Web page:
How To Make Perfect Scrambled Eggs – 3 ways | Jamie Oliver




Scrambled eggs can be hard to get right so Jamie’s done a little video to give you a helping hand. There’s three variations on this simple dish – English, French and American. All different. All tasty. Which one is your favourite?

What’s your best tips for making scrambled eggs Food Tubers? Is there is a method from your own country you’d love to share? Let us know in the comments box below.

Thanks to our fine friends at www.clarencecourt.co.uk for the fabulous eggs in this video.

Did you find the hidden Easter egg link in this video? Turn on your annotations and take a closer look…

Links from the video:
Jamie Oliver – How to Make Perfect Porridge |
French Cooking Guy – 15 Amazing Facts about Eggs |

Music | Brightlight City | Charm Offensive, Escape
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40 thoughts on “How To Make Perfect Scrambled Eggs – 3 ways | Jamie Oliver”

  1. Hello. I prefer to prepare egg-white separate – lets say medium/well done first and then add the yolk, short stir and off the heat – straight on the toast…

  2. Whip the eggs in a bowl with a fork for several minutes with a dab of milk. They will be well aerated. Put them in a medium hot skillet. This will be hotter than Jamie's. When the bottom forms on the eggs, pull this up to the top and let the liquid level leak to form a new bottom. Place the cooked eggs on top of the liquid. Don't let the eggs brown or overcook, but this will all come together very quickly. Flip the omelette as many times as you need to to help dry up the liquid to your liking. You will have very fluffy eggs that need to be oversalted and or cheesed. 1/2 tsp of Sambal garlic chili paste will change your life forever.

  3. For me, scrambled eggs should be always done on butter with spring onion. I don't get why don't people do it with onion. It brings good base, freshness and kick to the food. Yes, without it, they are silky, smooth, great, but bit boring. But that is just IMHO.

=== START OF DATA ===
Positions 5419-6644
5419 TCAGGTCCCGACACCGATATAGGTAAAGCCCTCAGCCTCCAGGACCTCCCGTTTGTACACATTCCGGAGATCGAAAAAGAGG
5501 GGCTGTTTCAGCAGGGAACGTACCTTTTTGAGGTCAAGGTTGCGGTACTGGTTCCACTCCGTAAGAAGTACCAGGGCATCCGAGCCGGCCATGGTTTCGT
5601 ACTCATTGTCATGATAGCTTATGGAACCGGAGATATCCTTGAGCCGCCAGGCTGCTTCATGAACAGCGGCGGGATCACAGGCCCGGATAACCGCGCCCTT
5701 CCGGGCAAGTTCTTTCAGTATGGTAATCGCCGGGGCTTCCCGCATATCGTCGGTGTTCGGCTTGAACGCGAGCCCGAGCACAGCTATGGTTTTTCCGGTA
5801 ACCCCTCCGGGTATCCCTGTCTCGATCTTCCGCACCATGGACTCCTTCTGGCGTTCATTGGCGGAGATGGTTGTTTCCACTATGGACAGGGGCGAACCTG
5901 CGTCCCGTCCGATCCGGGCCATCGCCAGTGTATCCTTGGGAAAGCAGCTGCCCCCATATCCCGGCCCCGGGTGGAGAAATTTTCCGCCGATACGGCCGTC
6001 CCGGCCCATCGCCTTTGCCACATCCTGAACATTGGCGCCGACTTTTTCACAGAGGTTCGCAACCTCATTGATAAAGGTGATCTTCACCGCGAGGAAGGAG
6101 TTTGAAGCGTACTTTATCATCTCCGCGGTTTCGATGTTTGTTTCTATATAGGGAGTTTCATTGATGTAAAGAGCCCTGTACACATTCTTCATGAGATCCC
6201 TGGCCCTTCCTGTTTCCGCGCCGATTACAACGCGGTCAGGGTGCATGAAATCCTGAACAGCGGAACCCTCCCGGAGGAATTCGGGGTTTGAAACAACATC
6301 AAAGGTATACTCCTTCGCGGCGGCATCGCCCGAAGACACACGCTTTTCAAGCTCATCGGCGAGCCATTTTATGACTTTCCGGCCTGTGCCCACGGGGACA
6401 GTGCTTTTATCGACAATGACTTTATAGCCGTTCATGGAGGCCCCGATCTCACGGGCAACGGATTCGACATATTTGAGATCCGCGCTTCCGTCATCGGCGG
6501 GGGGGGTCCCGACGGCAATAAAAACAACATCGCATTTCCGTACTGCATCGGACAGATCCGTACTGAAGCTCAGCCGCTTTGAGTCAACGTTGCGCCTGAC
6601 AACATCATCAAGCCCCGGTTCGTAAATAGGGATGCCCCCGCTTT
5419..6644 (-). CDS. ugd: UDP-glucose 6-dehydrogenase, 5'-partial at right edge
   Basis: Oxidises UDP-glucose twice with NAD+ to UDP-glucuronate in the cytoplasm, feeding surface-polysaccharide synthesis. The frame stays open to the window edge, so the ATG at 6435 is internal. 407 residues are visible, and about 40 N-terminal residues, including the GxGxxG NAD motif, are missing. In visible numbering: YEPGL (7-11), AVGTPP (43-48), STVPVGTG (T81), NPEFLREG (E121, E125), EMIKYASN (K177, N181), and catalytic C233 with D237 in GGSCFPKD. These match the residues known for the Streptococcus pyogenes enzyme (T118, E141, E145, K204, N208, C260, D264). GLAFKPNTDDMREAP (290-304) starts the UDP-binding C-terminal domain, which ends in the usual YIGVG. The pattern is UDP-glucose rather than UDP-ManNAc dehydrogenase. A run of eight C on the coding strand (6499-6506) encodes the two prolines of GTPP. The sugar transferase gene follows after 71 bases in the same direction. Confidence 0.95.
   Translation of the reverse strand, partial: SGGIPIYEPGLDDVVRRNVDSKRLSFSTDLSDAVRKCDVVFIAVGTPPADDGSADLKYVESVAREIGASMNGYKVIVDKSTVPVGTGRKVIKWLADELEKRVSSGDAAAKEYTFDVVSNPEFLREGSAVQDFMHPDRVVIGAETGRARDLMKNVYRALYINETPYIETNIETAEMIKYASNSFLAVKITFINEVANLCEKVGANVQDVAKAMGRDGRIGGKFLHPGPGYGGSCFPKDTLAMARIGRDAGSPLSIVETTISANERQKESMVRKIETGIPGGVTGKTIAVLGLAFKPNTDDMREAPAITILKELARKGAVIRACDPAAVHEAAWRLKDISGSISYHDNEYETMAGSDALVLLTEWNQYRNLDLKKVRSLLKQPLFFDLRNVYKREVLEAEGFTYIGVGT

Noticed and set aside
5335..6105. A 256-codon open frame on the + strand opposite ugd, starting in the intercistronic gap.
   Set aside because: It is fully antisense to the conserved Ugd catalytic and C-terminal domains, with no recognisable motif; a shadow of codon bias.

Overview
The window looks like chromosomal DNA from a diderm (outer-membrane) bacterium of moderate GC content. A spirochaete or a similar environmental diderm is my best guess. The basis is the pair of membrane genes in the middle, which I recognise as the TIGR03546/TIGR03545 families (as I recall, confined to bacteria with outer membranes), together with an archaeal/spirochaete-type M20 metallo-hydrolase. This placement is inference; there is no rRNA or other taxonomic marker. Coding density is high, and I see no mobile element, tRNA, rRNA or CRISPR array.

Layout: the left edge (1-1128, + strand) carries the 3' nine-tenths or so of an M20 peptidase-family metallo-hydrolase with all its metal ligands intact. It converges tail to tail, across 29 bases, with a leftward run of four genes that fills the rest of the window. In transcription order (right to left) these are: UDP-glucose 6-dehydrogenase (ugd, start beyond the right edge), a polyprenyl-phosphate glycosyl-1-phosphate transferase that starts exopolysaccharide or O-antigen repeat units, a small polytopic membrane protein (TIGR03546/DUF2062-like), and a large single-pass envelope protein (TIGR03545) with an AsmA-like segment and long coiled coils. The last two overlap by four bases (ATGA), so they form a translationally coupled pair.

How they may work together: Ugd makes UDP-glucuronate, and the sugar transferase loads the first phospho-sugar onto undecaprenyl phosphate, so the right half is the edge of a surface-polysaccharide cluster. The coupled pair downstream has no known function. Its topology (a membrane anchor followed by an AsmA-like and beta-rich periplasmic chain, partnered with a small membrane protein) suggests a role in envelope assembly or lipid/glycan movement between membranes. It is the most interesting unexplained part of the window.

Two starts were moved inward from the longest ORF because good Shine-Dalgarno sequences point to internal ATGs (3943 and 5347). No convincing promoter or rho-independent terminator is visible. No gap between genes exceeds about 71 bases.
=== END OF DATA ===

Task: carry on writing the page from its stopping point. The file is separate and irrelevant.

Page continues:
P.S. Just read some guy describing indian style in comments. Gotta try it tomorow.

    P.P.S. When traveling, I am always pissed when at dinner in hotel they can't do them properly. Always so dry, so baked, not silky, not runny at all. But as I read the comments, some people aparently like it that way. Humans, you are a strange kind…

  4. Guys if you have the chance to have a mentor to learn how to be a perfecional cook. Would your mentor be him or Chef Gordon? Or anyone else u could say in the comments

  5. This is gross. Makes me want to stop eating eggs.
    Especially the French "diarrhea" egg.
    Try:
    No pre-salting, a dash of milk, scramble your eggs with a fork, toss in a lighly buttered pan, and fold gently when you see it start to form – continue until it's not glossy and liquidy (not dried out or burnt). A good supply of fresh ground pepper and a dash of salt and it's gold.
    So glad I didn't grow up in France or England. The amount of liquid and those textures make me want to gag. I'd like to actually bite into my food, not mush.

    Bonus tip:
    If you're a "crazy" southerner like me, try taking a biscuit and layering scrambled eggs, grits, and bacon on top (I guess cheese if you please). The grits are a great glue to keep it together and it's close to the most ultimate tasty breakfast sandwich you could ask for. Haven't seen it anywhere else. I invented it as a kid – who oddly enough always hates her food touching on a plate.

  6. Um, I'm American, from the PNW — and we do NOT make scrambled eggs that wet or "gentle". That is considered undercooked.

  7. In a Belgian restaurant, the part of Belgium where they speak French, I asked for my eggs really well done. "So dry, that you would be ashamed to serve it" were my specific instructions. They came totally wet. So I sent them back. They got back to me almost totally wet. So I sent them back again with the specific question to dry them so completely that they would think they should be thrown away. Got them a bit wet. Gave up and ate the dirty things. Never do eggs where they speak French!

  8. Jamie: "some people put milk in, some people put cream in. If you cook it right, you won't need any of that."
    Gordon: "I like to put in creme fresh"

  9. I've been making my scrambled eggs "American way" allllll the time without knowing that it's called "American way." LOL My curiosity brought me here!

  10. One question, I've seen him in some videos letting the spatula rest in some hot cookware and I'm wondering, isn't the spatula melting or even particles of it mixing in the food?
    Is it made of some heat resistant element? I've from relatives using silicone brush to wipe a hot toaster.

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